Meltdown Awareness Helps Teachers

Looking for warning signs of over-stress can help


prevent meltdowns for students with disabilities.


All our leaders are raising their awareness to the causes and prevention of meltdowns in groups. Many students know what causes them to “crash and burn” as they might call it, so they distance themselves from what they are doing.  Good case in point, one student was asked to glue and do things he couldn’t see to do, so he took himself away to a far wall and sat on a couch. He could do the job, but it was too stressful. He saw it coming and prevented himself from running from the room.  Other things may have affected him such as crowding (he needs his space), noise, not having an influence on what was happening, assuming that he new everyone in the group he had just joined – many influences. Coming new into a group is stressful until the group goes through the stages of formation so that every person feels validated and at home. Only then can the group be productive and work as a group for whatever is the task.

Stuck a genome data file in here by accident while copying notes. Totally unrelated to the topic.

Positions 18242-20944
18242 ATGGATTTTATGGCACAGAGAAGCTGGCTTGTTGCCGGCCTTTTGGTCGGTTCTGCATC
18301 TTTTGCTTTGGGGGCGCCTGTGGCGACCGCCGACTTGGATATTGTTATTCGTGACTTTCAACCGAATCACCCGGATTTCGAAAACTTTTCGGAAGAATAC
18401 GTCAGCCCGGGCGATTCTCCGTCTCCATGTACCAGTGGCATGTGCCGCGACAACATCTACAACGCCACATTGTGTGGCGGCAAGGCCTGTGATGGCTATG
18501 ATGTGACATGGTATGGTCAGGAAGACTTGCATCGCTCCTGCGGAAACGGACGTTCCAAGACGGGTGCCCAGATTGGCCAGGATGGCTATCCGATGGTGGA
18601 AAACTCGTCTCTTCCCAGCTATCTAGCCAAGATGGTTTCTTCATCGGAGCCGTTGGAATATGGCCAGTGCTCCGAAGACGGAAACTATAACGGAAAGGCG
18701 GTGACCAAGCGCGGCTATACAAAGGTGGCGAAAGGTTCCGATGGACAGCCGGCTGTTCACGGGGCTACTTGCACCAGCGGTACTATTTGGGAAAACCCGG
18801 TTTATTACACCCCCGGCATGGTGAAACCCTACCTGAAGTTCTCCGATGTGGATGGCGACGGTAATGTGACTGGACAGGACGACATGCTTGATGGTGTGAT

Some students who have seizures know what may set them off, and they can distance themselves from a group to solve the problem. It may be florescent lights or a room that is too hot, loud noise, stress over someone taunting them – the list goes on and is personal.

Those of us without disabilities would do well to find out what makes us “crash and burn” before we start snapping at someone or find tears in our eyes.  Oh, to be as intuitive as some of our students.




About Naomi

I am a writer and Christian educator who works in several genres with a specialty in materials for persons with disabilities. The Long Road Home Romance Collection includes one of my books (11/14), and I just finished the first draft of a Quick Look handbook to help persons who teach an inclusive classroom. I love playing and listening to classical music, fishing, doing family things, and, in spite of my non-interest in identifying birds, have come to name them because of my bird watching husband, Bob. My children and grandchildren, because of their expertise in different fields, have broadened my lens for looking at the world.

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